The film has some minor subplots which are wonderfully utilized to make important contributions. The two chums who are entrusted with the task of stealing the guns end up killing the main antagonist by the end. It comes in as a huge shock and a matter of relief when Harry dies and it’s a bigger shock to see him loose his life to the most inauspicious characters in the whole film.
The only female characters in the film are a wasted girl who goes by the name of Gloria (Suzy Ratner) who spends most of the film wasted. She has not more than two dialogs but her character attains importance in a scene where she picks up a Bren Gun and wrecks havoc to save the people that she spends most of her time with. She quickly runs out of bullets though and gets punched in the face and knocked down. The other is the judge at the cards game which Eddy looses.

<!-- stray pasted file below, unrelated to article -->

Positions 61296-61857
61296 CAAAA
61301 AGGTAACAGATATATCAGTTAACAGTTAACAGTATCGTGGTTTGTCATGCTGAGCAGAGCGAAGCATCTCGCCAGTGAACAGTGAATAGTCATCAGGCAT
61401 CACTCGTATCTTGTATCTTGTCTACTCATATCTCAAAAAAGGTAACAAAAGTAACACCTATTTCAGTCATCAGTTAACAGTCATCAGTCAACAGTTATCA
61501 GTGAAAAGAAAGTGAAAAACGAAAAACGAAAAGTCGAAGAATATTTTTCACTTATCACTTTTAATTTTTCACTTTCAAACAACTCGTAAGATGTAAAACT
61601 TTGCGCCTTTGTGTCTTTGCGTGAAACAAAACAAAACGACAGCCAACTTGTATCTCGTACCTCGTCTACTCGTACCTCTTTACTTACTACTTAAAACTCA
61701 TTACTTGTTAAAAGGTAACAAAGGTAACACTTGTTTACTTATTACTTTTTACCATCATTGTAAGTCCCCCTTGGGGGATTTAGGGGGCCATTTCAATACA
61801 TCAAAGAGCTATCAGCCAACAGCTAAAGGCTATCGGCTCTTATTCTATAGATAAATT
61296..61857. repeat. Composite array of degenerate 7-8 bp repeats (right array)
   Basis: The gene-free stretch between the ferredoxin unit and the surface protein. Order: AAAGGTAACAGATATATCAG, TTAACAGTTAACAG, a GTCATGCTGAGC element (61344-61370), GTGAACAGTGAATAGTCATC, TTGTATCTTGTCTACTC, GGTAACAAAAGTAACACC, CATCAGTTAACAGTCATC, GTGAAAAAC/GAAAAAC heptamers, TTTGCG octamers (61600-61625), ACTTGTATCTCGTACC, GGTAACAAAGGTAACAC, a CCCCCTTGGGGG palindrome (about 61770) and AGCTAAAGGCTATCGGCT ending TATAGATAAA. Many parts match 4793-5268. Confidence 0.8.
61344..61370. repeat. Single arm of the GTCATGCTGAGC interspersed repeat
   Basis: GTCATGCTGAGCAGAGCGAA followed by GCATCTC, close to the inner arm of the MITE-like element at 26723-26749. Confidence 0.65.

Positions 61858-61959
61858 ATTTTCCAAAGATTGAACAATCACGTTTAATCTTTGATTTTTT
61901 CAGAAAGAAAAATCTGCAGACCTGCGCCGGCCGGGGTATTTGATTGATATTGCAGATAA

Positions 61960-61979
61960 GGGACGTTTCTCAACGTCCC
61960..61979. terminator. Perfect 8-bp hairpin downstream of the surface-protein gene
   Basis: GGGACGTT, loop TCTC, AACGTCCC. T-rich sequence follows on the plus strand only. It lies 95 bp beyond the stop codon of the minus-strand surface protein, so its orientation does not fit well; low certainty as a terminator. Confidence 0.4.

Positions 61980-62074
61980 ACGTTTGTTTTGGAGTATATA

As is customary with almost all Guy Ritchie films, the biggest stars of his film other than the story and screenplay are the actors. Here too you find that even bits and pieces roles are given to top notch actors who with their histrionics are able to raise the stakes of the film and propel it to a height which was otherwise inaccessible. Nick Moran plays Eddie who is a disillusioned youth. He is someone who had high regards for his card skills but is outdone by the foxy Harry and his unscrupulous associate Barry. The game is rigged and he falls in the net like a mouse. He walks into the game all cocky and with a tinz of sarcastic humor for Harry. Post him loosing, the next bit of the sequence is masterfully done showing him almost dozing off which was achieved by a revolving camera movement panning in on the actor’s face depicting his state of mind. Post the defeat which he takes very seriously, there is a sense of discomfort in his essay all the way till the end. He does exceedingly well to transpose that feeling to the viewer through his act.